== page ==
116 3rd St SE
Cedar Rapids, Iowa 52401
Nearly 10 years ago, Lovar Davis Kidd was soaring to new career heights, performing on the second national tour of the Broadway musical, “In the Heights.”
Now back home in Cedar Rapids, he was among the first to see the film version of Lin-Manuel Miranda’s highflying musical on the big screen June 10.
“I was overwhelmed, to say the least,” Kidd said. “It is such a beautiful story and to be able to see it actually a year after its original release date was postponed by COVID — I’ve been anticipating it, revisiting our cast’s production of it from 2011-2012.
“It was just so beautifully done. Being able to see it on the big screen had a huge impact. It just felt like the right type of summer movie,” he added.
“It is an amazing, amazing, amazing story of finding home, and the casting was absolutely phenomenal from top to bottom. The direction, the additions to the music — some of the orchestrations have been changed slightly — they altered the storyline just a bit, but for all the right reasons.
“It was a very emotional experience,” he said of seeing the already hit film.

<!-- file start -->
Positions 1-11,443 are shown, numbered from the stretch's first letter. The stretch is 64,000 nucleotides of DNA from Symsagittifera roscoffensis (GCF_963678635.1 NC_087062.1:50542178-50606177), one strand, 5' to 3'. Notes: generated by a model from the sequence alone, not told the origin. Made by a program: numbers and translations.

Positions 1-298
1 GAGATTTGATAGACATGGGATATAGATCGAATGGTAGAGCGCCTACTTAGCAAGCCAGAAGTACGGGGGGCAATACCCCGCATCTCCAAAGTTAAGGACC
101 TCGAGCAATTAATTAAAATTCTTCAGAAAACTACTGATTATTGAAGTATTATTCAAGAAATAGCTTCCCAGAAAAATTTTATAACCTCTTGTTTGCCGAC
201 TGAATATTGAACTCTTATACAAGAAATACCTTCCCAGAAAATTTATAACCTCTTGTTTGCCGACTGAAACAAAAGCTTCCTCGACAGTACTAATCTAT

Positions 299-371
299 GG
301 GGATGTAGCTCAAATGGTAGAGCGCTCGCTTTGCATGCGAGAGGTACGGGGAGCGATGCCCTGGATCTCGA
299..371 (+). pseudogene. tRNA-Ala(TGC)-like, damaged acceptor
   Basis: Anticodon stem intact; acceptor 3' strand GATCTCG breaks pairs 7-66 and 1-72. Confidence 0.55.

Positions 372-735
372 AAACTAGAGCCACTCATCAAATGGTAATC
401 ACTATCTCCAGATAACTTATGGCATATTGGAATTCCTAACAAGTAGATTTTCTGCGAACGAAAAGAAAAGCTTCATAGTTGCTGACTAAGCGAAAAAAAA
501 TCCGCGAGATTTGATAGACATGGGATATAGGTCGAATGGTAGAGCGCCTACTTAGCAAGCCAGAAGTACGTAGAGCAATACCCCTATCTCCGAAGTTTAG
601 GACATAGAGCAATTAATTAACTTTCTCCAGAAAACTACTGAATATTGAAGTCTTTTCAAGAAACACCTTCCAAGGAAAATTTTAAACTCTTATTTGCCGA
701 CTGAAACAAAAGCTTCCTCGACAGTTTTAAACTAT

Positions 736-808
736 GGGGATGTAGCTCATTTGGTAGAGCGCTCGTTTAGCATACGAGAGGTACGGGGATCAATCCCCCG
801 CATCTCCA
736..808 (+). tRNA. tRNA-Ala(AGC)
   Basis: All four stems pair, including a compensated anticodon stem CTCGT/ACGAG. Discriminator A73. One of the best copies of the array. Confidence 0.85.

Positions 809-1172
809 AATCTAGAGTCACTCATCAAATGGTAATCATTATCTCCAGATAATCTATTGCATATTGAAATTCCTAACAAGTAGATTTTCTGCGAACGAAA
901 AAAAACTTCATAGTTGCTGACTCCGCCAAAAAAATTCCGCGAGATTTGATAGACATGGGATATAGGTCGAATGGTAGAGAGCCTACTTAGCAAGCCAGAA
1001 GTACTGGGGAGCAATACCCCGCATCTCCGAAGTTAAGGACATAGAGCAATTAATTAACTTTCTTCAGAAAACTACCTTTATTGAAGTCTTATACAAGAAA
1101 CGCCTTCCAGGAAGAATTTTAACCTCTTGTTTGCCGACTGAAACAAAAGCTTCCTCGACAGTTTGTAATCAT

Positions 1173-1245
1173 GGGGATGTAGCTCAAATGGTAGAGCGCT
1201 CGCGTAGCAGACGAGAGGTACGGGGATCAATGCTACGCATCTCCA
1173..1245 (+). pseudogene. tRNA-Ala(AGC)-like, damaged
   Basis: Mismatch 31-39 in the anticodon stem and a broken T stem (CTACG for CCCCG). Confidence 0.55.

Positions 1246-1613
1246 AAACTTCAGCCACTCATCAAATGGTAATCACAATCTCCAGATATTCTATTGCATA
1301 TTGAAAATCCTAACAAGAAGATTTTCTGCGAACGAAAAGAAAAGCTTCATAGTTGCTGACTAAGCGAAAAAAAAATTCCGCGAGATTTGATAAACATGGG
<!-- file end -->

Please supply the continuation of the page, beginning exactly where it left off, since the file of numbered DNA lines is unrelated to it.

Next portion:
The action centers on New York City’s diverse Washington Heights district, a catalyst especially for Latin American immigrants. Bodega owner Usnavi (originally played by Miranda on Broadway) describes the tight-knit neighborhood as “a block that was disappearing,” a place where “the streets were made of music” and “everybody’s got a job, everybody’s got a dream.”
Usnavi has been saving “every penny” to realize his dream of returning to his roots in the Dominican Republic, to revitalize his late father’s business. Other characters move through their own roller coaster ride of dreams and disappointments, sacrifices, sorrows and successes, set to a soundtrack of Latin, hip-hop and contemporary beats.
Kidd — who studied dance at the University of Iowa, taught there as a visiting artist, and has extensive performance and choreography experience — said the opening number, with its blend of ballet, tap and Latin styles, will show viewers “what dance can be.”
“There is a need to decolonize dance history in the United States, but in the world as a whole,” said Kidd, whose late father was Black and his mother is white. “Dance in general is a very, very white-focused entity, and so I love that there are now these movies and TV shows and artists that are out there showing the beauty of diverse movement and song.”
And even though he said the show’s story is timeless, he noted some themes in subsequent productions of the 2008 Tony-winning Best Musical and today’s film version have been adapted to reflect current conditions.
He likened Miranda’s approach to the story as being a reversal of “Fiddler on the Roof.” Whereas the iconic “Fiddler” is “about a community that never changes,” he said “In the Heights” is “about a community that always changes.”
“Oftentimes those changes are forced upon a community of people, and you have to figure out what you can do to not only survive, but also to thrive,” he said.